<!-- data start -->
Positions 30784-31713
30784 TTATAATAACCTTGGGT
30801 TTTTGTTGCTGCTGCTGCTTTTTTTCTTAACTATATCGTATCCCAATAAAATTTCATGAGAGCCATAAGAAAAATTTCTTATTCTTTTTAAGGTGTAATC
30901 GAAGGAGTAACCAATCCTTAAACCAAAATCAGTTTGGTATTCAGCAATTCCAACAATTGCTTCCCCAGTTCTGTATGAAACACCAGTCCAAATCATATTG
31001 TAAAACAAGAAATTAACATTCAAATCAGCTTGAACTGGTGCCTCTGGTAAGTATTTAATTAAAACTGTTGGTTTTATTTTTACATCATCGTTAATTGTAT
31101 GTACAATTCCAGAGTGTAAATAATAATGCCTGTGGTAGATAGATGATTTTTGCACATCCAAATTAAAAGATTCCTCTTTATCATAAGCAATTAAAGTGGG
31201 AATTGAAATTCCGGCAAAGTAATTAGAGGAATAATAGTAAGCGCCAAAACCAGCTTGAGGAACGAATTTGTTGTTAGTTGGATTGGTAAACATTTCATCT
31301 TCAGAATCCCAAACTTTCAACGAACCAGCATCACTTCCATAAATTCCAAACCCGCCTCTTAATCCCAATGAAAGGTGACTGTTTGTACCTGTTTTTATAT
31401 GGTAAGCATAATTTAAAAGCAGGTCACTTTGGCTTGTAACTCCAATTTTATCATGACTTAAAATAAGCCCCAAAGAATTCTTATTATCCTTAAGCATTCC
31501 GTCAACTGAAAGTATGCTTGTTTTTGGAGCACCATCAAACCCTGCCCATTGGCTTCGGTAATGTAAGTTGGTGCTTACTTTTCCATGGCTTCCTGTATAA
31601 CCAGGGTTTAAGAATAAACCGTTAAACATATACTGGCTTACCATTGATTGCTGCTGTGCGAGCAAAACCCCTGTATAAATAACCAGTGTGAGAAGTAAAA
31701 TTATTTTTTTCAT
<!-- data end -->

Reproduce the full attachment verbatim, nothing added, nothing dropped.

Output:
Positions 30784-31713
30784 TTATAATAACCTTGGGT
30801 TTTTGTTGCTGCTGCTGCTTTTTTTCTTAACTATATCGTATCCCAATAAAATTTCATGAGAGCCATAAGAAAAATTTCTTATTCTTTTTAAGGTGTAATC
30901 GAAGGAGTAACCAATCCTTAAACCAAAATCAGTTTGGTATTCAGCAATTCCAACAATTGCTTCCCCAGTTCTGTATGAAACACCAGTCCAAATCATATTG
31001 TAAAACAAGAAATTAACATTCAAATCAGCTTGAACTGGTGCCTCTGGTAAGTATTTAATTAAAACTGTTGGTTTTATTTTTACATCATCGTTAATTGTAT
31101 GTACAATTCCAGAGTGTAAATAATAATGCCTGTGGTAGATAGATGATTTTTGCACATCCAAATTAAAAGATTCCTCTTTATCATAAGCAATTAAAGTGGG
31201 AATTGAAATTCCGGCAAAGTAATTAGAGGAATAATAGTAAGCGCCAAAACCAGCTTGAGGAACGAATTTGTTGTTAGTTGGATTGGTAAACATTTCATCT
31301 TCAGAATCCCAAACTTTCAACGAACCAGCATCACTTCCATAAATTCCAAACCCGCCTCTTAATCCCAATGAAAGGTGACTGTTTGTACCTGTTTTTATAT
31401 GGTAAGCATAATTTAAAAGCAGGTCACTTTGGCTTGTAACTCCAATTTTATCATGACTTAAAATAAGCCCCAAAGAATTCTTATTATCCTTAAGCATTCC
31501 GTCAACTGAAAGTATGCTTGTTTTTGGAGCACCATCAAACCCTGCCCATTGGCTTCGGTAATGTAAGTTGGTGCTTACTTTTCCATGGCTTCCTGTATAA
31601 CCAGGGTTTAAGAATAAACCGTTAAACATATACTGGCTTACCATTGATTGCTGCTGTGCGAGCAAAACCCCTGTATAAATAACCAGTGTGAGAAGTAAAA
31701 TTATTTTTTTCAT